Archive: ‘SQL’ Category

Stop All Processes Accessing a SQL Database.

No comments June 7th, 2010

Ever try to exclusively lock a database but something else is already is still utilizing it, well try this:

USE master

-- Declare working variables
DECLARE @vcdbname1 VARCHAR(50)
DECLARE @vcdbname2 VARCHAR(50)

DECLARE @spid INT,
@str VARCHAR(255)

-- Set the input database names here - if you don't have a db set it to NULL

SET @vcdbname1 = 'MOSS_CONTENT_SSP_ADMIN'
SET @vcdbname2 = 'MOSS_SSP_DB'

SET NOCOUNT ON

-- Create the cursor from the sysprocesses table to get the ids of the databases

DECLARE UsersCur CURSOR FOR
SELECT spid
FROM master..sysprocesses
WHERE (db_name(dbid) = @vcdbname1 AND @vcdbname1 IS NOT NULL)
OR (db_name(dbid) = @vcdbname2 AND @vcdbname2 IS NOT NULL)

-- Open the cursor
OPEN UsersCur

-- Get the first row (database id)
FETCH NEXT FROM UsersCur INTO @spid

WHILE @@fetch_status <> -1
BEGIN

IF @@fetch_status = 0
BEGIN

SET @str = 'kill ' + CONVERT(VARCHAR, @spid)
-- uncomment the row to test (it will show you the commands it will run
PRINT @str

-- comment the above and uncomment this to kill the sessions
EXEC (@str)

END

-- Get the next row
FETCH NEXT FROM UsersCur INTO @spid
-- you are done
END

-- clean up your variables
CLOSE UsersCur
DEALLOCATE UsersCur

SQL Performance Dashboard…

No comments April 17th, 2010

The SQL Server 2005 Performance Dashboard Reports are Reporting Services report files designed to be used with the Custom Reports feature introduced in the SP2 release of SQL Server Management Studio. The reports allow a database administrator to quickly identify whether there is a current bottleneck on their system, and if a bottleneck is present, capture additional diagnostic data that may be necessary to resolve the problem. For example, if the system is experiencing waits for disk IO the dashboard allows the user to quickly see which sessions are performing the most IO, what query is running on each session and the query plan for each statement.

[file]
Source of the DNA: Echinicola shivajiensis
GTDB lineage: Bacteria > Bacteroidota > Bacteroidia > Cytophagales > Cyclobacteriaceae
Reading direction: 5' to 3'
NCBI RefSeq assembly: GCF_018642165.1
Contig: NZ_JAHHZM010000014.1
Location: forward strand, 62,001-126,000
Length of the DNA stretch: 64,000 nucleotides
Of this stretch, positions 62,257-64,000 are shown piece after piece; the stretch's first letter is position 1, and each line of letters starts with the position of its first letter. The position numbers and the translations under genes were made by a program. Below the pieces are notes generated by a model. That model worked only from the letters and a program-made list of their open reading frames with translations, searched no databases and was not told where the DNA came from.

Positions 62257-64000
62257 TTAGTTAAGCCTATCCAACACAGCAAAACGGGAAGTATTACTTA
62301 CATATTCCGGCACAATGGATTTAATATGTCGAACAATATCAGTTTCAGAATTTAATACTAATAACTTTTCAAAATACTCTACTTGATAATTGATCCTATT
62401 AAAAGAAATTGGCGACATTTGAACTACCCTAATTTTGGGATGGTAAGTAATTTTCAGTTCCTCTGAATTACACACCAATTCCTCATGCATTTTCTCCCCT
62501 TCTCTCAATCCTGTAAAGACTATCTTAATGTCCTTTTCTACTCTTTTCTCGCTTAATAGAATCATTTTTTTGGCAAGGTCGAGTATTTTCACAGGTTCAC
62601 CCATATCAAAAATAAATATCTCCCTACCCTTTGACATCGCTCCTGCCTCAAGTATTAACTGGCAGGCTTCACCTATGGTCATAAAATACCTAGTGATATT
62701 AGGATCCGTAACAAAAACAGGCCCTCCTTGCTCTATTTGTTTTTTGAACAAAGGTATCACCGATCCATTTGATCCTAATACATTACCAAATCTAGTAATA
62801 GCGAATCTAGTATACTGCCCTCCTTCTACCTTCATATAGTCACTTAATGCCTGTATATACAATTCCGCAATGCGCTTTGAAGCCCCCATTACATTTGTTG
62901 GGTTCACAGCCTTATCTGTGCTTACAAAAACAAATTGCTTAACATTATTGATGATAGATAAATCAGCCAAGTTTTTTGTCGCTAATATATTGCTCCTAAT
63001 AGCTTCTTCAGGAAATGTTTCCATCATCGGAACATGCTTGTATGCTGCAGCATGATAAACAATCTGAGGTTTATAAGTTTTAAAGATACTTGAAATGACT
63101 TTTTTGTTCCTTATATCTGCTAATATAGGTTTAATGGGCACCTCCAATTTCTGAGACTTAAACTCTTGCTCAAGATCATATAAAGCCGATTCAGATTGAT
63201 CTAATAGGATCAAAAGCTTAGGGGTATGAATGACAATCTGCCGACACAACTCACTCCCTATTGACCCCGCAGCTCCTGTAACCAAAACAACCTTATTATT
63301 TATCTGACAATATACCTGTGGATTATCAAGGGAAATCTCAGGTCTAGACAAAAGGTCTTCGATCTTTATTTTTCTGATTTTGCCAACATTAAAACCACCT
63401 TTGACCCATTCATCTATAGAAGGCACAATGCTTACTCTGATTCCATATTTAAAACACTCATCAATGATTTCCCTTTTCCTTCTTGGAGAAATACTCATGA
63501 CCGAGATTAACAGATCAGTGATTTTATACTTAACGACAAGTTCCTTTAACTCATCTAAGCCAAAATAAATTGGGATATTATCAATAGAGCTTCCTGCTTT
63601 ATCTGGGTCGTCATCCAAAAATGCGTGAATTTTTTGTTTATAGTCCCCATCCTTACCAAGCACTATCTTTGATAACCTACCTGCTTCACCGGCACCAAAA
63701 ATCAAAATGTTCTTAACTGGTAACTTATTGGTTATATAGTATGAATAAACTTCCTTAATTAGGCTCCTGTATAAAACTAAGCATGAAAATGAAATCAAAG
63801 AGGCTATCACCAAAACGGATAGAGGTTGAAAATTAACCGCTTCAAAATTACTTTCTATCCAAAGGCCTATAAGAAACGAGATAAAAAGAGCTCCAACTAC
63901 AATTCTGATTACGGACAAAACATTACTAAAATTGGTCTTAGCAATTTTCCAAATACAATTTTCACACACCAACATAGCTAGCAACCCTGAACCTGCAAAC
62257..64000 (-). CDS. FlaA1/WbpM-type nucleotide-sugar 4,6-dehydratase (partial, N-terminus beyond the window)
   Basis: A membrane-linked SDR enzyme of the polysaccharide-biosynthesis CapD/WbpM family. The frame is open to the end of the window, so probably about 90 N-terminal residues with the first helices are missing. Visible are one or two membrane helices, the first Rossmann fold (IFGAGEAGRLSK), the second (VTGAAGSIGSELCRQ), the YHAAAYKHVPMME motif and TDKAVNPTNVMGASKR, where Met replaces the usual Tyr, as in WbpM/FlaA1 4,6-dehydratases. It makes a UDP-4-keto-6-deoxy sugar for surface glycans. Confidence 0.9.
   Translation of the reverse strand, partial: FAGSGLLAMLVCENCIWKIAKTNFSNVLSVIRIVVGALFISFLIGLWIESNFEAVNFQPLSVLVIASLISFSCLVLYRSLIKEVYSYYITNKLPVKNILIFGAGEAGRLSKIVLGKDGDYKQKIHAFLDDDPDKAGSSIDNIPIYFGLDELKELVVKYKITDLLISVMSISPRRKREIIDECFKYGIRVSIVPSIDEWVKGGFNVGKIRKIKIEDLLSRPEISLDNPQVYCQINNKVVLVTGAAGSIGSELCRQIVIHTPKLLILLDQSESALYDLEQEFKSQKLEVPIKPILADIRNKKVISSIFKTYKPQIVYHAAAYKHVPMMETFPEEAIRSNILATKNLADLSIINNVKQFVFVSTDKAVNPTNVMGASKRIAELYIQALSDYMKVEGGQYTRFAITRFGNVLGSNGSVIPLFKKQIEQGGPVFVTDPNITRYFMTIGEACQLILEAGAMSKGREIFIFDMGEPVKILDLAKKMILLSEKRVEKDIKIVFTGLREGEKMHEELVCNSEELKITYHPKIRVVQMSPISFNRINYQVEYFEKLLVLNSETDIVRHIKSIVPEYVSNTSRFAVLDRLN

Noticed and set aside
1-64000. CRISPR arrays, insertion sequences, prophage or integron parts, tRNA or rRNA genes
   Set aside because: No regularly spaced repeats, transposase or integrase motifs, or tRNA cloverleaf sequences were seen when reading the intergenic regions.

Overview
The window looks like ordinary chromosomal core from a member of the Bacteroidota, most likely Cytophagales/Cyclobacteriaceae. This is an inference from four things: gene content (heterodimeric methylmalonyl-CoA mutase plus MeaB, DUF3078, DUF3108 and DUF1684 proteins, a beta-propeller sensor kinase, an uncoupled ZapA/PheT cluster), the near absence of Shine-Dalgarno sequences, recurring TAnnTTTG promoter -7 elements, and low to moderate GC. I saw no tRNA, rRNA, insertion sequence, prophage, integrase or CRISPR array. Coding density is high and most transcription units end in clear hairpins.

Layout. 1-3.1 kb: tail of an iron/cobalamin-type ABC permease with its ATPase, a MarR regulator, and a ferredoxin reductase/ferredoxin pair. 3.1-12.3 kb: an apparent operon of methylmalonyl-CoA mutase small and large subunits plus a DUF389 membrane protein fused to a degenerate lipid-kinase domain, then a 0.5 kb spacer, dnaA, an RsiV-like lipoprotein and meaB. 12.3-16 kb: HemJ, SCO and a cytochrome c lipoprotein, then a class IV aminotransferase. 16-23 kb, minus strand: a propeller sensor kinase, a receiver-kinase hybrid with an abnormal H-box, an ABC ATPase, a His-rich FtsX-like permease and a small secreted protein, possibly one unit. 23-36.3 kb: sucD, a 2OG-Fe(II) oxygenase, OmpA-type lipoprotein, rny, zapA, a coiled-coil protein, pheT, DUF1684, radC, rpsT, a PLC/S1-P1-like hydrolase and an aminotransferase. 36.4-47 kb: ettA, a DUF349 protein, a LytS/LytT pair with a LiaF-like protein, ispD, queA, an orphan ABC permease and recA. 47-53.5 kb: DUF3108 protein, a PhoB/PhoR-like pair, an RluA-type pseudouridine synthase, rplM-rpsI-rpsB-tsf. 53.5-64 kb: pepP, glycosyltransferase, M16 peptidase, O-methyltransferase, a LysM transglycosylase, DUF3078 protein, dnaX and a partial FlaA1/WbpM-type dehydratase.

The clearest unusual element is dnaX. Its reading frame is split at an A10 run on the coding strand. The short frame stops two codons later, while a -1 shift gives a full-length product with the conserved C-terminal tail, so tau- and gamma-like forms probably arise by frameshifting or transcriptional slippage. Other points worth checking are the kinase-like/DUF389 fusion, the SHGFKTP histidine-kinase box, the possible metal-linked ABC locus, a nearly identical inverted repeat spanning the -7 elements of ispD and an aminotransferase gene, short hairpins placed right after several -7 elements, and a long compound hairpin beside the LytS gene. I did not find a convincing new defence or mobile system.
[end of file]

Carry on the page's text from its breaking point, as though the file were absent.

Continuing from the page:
Common performance problems that the dashboard reports may help to resolve include:
– CPU bottlenecks (and what queries are consuming the most CPU)
– IO bottlenecks (and what queries are performing the most IO).
– Index recommendations generated by the query optimizer (missing indexes)
– Blocking
– Latch contention

The information captured in the reports is retrieved from SQL Server’s dynamic management views. There is no additional tracing or data capture required, which means the information is always available and this is a very inexpensive means of monitoring your server.

Reporting Services is not required to be installed to use the Performance Dashboard Reports.

Download it here:

http://www.microsoft.com/downloads/details.aspx?FamilyID=1d3a4a0d-7e0c-4730-8204-e419218c1efc&DisplayLang=en

Installation:

  1. Execute the .msi file on your SQL server, and follow the prompts.
  2. Browse to: C:\Program Files\Microsoft SQL Server\90\Tools\PerformanceDashboard\setup.sql and double click it.
  3. This will automatically open SSMS and display the content of setup.sql. 
  4. Connect to your database instance, and execute the setup.sql query which is already open, simply click execute.  It should complete successfully.
  5. Right click on your database instance, select Reports, then Custom Reports.  Browse to:
  6. C:\Program Files (x86)\Microsoft SQL Server\90\Tools\PerformanceDashboard and open performance_dashboard_main.
  7. This will access the performance dashboard and you can begin to better understand the performance of your SQL instance as well as how it affects your applications, such as SharePoint. =o)